FOR IMMEDIATE RELEASE
December 16, 2020 Public Information Manager
Alameda County Public Health Department
Statement on the Bay Area Region Falling Below 15 Percent ICU Capacity Threshold Stay At Home Order Extended and Continues to Align with State’s Restrictions
ALAMEDA COUNTY, CA – The State announced today that the availability of intensive care unit (ICU) beds
has fallen below 15 percent in the Bay Area Region. This means that the Stay at Home restrictions adopted
by Alameda County and seven other Bay Area jurisdictions earlier this month remain in effect for a
minimum of three weeks, starting today. Because Alameda County’s restrictions already match the State’s
restrictions, there are no additional changes to permitted activities at this time.
After the minimum three weeks (January 7, 2021), the State’s order could be lifted once the region’s
projected ICU capacity meets or exceeds 15 percent. As with local Health Officer orders, easing of
restrictions will also depend on local disease conditions.
The Bay Area region encompasses 11 counties: Alameda (including the City of Berkeley as a separate health
jurisdiction), Contra Costa, Marin, Monterey, Napa, San Francisco, San Mateo, Santa Clara, Santa Cruz,
Solano, and Sonoma. Alameda County’s communities and health systems are intertwined with those of the
entire region, and our epidemics are connected. We have fewer beds than we think because when our
neighbors run out of hospital beds, patients will need to come to our hospitals.
The State updates regional ICU capacity data here: https://covid19.ca.gov/stay-home-except-for-essentialneeds/#regional-stay-home-order.
We are at a critical point in Alameda County. The week ending December 12 was the single worst week of
the pandemic so far in Alameda County, with more than 5000 new COVID-19 cases reported and over 1000
cases reported on each of the last two days. The number of people hospitalized with COVID-19 and in
intensive care units (ICU) are five times higher than one month ago and increasing daily.
“By every measure, the state of the pandemic in Alameda County is the worst it has ever been,” said Dr.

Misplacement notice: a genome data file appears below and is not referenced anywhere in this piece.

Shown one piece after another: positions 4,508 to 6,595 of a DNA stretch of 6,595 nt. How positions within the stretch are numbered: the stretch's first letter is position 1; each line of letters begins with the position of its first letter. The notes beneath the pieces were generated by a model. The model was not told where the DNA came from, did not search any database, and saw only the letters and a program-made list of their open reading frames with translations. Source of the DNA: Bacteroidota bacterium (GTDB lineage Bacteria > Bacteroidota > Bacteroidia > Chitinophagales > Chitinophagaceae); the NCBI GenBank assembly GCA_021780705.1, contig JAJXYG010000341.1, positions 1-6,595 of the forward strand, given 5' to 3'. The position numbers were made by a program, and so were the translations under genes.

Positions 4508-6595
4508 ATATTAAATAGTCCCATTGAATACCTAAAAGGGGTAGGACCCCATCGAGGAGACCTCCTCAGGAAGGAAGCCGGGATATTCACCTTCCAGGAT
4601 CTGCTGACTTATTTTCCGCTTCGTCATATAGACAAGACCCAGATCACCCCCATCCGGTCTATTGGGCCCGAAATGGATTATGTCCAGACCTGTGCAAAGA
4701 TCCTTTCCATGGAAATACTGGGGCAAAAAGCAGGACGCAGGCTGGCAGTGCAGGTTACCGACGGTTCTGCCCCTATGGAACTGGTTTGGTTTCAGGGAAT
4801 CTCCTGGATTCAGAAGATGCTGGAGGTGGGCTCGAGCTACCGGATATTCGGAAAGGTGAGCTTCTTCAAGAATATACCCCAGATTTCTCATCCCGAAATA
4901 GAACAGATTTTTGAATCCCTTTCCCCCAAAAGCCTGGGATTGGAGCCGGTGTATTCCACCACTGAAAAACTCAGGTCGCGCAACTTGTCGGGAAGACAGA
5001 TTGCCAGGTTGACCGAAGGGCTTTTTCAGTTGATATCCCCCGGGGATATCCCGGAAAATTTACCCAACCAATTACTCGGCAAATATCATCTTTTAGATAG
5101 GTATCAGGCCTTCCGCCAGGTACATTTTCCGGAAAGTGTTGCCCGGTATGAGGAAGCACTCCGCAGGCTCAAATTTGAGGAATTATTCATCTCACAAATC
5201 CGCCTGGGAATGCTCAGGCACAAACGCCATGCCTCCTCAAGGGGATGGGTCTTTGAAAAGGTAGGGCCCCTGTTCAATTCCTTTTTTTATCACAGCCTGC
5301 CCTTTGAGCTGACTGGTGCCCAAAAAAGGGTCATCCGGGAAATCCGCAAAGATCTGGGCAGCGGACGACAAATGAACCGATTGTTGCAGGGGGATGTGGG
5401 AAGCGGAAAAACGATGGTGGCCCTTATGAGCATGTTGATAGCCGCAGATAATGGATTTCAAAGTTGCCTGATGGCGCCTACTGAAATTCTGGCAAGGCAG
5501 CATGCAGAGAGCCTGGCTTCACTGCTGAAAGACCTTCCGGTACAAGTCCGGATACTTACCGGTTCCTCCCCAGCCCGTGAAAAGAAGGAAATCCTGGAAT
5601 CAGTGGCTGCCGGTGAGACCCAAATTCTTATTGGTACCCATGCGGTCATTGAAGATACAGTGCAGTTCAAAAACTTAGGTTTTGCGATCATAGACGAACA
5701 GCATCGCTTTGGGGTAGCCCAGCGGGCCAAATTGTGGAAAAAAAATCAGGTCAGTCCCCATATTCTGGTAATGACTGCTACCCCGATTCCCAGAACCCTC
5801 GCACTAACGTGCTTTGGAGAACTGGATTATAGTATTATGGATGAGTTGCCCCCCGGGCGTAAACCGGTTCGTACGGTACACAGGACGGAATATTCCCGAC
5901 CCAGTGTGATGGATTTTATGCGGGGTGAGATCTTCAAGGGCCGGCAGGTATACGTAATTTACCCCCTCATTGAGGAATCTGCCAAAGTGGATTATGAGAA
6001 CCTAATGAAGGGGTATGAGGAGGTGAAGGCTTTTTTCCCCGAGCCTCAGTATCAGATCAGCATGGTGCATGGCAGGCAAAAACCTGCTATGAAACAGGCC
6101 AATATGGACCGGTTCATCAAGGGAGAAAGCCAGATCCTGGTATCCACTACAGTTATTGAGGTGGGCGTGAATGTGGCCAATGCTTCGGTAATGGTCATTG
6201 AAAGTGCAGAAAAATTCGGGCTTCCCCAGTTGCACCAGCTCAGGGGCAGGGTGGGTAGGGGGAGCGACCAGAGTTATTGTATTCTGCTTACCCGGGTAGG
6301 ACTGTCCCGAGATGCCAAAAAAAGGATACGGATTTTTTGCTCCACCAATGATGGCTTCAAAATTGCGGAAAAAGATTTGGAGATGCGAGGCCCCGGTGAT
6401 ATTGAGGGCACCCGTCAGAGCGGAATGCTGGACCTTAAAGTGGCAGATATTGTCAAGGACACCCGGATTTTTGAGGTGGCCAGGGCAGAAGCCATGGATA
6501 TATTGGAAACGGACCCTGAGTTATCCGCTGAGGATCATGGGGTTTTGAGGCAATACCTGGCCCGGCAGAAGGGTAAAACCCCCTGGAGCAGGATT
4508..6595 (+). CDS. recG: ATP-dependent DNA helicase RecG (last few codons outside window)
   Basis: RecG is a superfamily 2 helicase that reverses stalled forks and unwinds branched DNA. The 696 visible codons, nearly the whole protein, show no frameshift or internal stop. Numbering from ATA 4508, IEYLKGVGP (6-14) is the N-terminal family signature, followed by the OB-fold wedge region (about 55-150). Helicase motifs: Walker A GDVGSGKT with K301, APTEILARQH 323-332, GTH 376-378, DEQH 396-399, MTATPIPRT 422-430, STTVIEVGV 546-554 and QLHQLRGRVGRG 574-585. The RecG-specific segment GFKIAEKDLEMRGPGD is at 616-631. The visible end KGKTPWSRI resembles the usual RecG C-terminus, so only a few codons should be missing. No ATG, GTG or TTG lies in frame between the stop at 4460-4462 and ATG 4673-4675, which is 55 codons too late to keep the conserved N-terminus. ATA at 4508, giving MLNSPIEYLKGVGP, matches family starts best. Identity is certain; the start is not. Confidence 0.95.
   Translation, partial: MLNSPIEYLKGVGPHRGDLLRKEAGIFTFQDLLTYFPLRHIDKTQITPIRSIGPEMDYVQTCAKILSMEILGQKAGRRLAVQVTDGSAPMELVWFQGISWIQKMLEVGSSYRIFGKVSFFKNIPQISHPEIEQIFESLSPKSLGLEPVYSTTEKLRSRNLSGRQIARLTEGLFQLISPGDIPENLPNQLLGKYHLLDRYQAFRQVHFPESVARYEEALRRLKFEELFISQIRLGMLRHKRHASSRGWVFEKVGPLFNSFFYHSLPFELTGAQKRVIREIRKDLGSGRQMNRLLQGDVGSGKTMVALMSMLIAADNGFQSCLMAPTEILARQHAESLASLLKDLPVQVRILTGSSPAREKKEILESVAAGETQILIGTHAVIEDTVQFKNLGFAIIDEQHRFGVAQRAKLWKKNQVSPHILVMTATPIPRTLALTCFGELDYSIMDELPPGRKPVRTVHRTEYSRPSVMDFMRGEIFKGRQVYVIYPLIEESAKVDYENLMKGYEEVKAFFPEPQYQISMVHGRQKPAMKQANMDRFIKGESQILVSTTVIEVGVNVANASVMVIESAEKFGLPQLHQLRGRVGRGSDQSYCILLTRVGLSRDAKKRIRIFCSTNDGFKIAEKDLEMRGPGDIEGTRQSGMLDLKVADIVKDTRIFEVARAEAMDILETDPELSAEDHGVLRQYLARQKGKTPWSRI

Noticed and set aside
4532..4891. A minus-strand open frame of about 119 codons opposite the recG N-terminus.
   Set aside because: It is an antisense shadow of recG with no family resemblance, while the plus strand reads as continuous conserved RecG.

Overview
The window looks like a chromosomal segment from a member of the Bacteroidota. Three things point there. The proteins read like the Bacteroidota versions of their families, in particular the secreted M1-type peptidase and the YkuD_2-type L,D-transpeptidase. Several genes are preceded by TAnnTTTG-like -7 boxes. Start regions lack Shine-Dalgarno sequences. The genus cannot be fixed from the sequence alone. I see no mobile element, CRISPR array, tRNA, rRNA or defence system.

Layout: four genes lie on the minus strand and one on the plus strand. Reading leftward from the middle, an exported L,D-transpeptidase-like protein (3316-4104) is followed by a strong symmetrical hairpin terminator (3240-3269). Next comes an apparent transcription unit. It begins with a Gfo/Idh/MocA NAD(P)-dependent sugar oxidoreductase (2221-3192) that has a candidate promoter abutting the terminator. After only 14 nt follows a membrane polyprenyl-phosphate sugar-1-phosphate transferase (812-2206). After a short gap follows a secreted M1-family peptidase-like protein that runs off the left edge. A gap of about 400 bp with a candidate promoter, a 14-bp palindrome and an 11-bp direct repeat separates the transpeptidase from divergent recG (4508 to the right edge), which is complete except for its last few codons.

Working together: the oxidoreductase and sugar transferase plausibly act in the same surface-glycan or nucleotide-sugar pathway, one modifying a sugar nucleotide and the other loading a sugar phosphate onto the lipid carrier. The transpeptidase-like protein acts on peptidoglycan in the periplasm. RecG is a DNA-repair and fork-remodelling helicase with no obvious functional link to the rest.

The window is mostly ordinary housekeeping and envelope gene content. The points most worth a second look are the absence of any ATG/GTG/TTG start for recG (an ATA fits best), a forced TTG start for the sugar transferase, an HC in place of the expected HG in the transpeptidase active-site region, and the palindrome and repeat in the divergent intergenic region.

Nicholas Moss, Alameda County Health Officer. “Over the last 10 months, we have learned a lot about how
we can protect ourselves and each other from this deadly virus. Now is the time to use every tool we have
to ensure the work we’ve done and the months away from our loved ones will have been worth it.”
Alameda County will begin vaccinating hospital workers and 911 first responders at highest risk for
exposure to COVID-19 within 24 hours following receipt of the first shipment of vaccine later this week. It is
important to note that we are only at the starting point of vaccination, and the impact of vaccines on our
daily lives will not be felt for some time.
We all must continue to take precautions that are proven to bring case rates and hospitalizations under
control: stay home as much as possible, wear a mask, and avoid all gatherings. If you are less than 6 feet
from someone outside your household for 15 minutes or more, please monitor yourself for symptoms and
We continue to be grateful for our community’s efforts throughout this difficult year and we must ask for
everyone to help again. If we all do our part, stay-at-home restrictions will work and save lives. The
individual and collective sacrifices of our families and local businesses can make the difference between a
short or prolonged period under the Stay At Home Order. Staying home now will save lives and allow us to
get back together again soon.